Is it better to be tall or short? Listening to your competitors, they would all have the optimal size, to the point of having a competitive advantage. The reality is that companies of different sizes perform well over long periods of time. Hence the question: what is the real importance of the size of a company?
I grant advantages to large companies from the outset. Among companies that have experienced financial results well below expectations over a long period of time, the financial markets, rightly or wrongly, are generally more tolerant of large organizations, which gives them better access to capital.
Their glass would be half full: the bad patch is behind them, a new CEO will achieve a transformation, etc. While for smaller organizations, it’s the opposite, the glass is half empty: the end is near, the bigger ones will bounce back, etc.
Large companies also have the advantage of being able to choose development opportunities from a wide range of products and geographic sectors. They can easily reduce or even close the sale of certain products, knowing that they will be able to more than compensate with products whose growth and return on capital are much greater. Everyone dreams of being able to open and close the taps of capital and talent!
The importance of culture
However, the large size of an organization must face a major obstacle, namely a culture that is poorly disseminated throughout the organization. The culture of an organization is so important that we say Culture eats strategy for breakfast (“Culture swallows strategy at lunch”).
All organizations aspire to develop a few widely disseminated, accepted and fully used principles of action that give consistency in action, a unique message to clients, in short, superior execution.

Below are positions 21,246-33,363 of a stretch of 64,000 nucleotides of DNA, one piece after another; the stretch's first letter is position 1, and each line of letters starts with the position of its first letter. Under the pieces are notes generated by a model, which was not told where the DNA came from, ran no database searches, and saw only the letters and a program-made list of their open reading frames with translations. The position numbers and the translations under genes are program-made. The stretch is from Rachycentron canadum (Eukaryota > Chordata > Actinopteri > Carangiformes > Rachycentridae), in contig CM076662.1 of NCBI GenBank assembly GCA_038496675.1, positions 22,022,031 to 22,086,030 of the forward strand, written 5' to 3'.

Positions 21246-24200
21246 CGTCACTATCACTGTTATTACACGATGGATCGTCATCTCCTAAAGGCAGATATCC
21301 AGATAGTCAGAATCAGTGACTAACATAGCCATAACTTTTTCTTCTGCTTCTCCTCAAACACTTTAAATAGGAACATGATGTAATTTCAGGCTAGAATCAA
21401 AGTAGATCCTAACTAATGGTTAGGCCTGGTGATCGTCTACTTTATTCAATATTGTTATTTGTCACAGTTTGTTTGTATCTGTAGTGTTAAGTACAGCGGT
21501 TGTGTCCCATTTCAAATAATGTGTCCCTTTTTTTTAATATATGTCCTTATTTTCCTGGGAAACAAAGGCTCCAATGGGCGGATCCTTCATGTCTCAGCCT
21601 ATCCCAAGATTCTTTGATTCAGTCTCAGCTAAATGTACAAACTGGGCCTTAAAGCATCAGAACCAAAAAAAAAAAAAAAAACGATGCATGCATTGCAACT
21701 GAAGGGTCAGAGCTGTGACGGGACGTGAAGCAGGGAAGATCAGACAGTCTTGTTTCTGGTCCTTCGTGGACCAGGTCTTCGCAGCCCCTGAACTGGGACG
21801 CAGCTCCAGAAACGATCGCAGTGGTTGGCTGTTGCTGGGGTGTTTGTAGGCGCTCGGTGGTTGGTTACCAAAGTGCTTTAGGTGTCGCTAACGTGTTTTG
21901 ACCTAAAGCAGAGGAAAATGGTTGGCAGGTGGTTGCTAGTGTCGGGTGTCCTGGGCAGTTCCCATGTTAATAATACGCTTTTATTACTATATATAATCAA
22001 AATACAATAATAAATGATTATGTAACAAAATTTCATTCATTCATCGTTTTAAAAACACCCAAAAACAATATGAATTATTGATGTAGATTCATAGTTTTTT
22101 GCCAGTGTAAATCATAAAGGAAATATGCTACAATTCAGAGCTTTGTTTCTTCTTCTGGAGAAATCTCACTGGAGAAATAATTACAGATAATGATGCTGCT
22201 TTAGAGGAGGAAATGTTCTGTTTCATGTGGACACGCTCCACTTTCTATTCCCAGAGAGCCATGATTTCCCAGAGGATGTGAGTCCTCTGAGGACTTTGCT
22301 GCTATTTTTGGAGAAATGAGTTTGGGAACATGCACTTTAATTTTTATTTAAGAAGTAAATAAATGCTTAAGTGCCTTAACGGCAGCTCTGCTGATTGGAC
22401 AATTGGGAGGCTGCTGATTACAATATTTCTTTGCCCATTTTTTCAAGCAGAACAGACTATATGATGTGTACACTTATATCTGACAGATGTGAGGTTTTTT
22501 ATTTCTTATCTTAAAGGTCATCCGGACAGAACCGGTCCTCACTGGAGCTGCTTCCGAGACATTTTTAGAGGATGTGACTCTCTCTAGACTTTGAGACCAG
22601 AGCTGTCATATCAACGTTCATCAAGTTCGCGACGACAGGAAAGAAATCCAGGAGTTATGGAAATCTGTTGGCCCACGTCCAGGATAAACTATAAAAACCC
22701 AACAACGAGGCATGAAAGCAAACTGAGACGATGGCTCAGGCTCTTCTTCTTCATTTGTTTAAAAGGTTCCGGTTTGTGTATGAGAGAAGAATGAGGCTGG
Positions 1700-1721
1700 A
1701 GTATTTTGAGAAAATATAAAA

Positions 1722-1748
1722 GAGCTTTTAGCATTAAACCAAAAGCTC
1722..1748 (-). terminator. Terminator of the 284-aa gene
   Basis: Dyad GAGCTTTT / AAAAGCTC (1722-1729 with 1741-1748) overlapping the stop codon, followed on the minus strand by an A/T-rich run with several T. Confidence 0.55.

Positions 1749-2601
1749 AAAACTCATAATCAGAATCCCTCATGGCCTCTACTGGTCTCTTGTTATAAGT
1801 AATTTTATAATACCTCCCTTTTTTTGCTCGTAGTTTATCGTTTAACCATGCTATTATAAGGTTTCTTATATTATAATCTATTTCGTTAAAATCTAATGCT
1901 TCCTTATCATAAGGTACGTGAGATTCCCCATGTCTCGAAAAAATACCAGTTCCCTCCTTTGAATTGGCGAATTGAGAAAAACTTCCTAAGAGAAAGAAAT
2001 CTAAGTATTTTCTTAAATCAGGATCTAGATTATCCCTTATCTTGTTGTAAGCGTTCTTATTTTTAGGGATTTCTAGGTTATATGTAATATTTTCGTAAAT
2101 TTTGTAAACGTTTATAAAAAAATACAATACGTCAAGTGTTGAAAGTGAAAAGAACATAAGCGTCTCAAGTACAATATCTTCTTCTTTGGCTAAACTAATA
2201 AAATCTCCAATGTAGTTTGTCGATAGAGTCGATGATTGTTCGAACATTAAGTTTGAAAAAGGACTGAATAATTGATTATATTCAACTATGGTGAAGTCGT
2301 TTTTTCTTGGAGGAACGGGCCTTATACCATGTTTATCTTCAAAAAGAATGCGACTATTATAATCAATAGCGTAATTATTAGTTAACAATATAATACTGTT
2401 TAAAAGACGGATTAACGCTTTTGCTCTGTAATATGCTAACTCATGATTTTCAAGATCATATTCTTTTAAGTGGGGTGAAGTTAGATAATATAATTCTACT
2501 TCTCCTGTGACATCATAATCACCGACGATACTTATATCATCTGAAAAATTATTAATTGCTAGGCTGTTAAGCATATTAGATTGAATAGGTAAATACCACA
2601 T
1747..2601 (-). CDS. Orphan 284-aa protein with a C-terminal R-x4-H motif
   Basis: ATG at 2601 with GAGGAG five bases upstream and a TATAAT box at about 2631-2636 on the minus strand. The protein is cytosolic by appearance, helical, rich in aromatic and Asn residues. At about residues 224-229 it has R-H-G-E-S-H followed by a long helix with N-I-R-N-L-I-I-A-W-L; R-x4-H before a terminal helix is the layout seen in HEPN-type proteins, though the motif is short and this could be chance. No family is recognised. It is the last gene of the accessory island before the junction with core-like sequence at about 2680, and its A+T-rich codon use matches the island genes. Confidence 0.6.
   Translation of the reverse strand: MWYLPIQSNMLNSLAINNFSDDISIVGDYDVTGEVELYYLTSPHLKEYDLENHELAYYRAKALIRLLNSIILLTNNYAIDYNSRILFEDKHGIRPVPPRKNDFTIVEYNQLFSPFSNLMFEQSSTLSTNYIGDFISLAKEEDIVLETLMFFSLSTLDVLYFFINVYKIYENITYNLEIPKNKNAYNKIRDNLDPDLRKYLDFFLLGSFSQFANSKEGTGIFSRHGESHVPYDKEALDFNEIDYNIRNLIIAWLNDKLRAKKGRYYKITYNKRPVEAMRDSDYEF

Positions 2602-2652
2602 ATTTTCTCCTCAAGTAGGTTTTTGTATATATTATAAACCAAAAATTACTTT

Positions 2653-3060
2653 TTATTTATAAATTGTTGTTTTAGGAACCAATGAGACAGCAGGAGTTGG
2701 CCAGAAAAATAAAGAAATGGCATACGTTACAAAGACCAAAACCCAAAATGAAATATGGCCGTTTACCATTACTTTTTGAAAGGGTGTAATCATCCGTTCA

Developing and deploying a culture is much easier for smaller businesses, to the point that they aren’t even on the agendas of smaller businesses.
All culture has its source in the behavior of a few leaders. Over time, it becomes necessary to describe, repeat and value the “how” we serve a customer, tackle a problem and improve an activity. It’s difficult for a large organization to be successful in this area in all of its operations.
Smaller companies can take advantage of their culture in the war for talent. Employee loyalty is the key element in this war, and this loyalty manifests itself when an employee feels that one takes care of his development, that he believes that in the medium term, his aspirations in terms of work, responsibilities and remuneration can be fulfilled.
Developing talent involves mobility in the organization and frank feedback. This activity should have the same priority as achieving strong financial results. These broad principles must be supported by a culture in which it values making the right resources available to other sectors and where discussions about performance go far beyond colorless and tasteless newsletters.
A strong culture can also be decisive when it comes to cost structure. What leader does not dream that every employee manages the expenses of the organization as if the money came from their wallet?
What leader does not dream that all employees accept that there are priority expenses, necessary cuts and that decisions must ignore the comfort of each?
Large organizations live with both the potential for a better cost structure and the very real danger of receiving a panoply of projects to incorporate into the next budget. Discipline is more difficult when the organization is rich and our colleagues have lots of good ideas … to grow their own sector. In short, large organizations win in theory, but lose time in terms of costs and must adjust through reorganizations that erode employee loyalty, which harms talent management.
There remains one final issue: trademarks.
Organizations with superior strategy and vision skills, regardless of size, will be the big winners when it comes to branding. It’s all about understanding the deeper trends, the potential of new technologies, and the execution of a superior customer experience.
It’s reassuring to know that strategy is more important than size.
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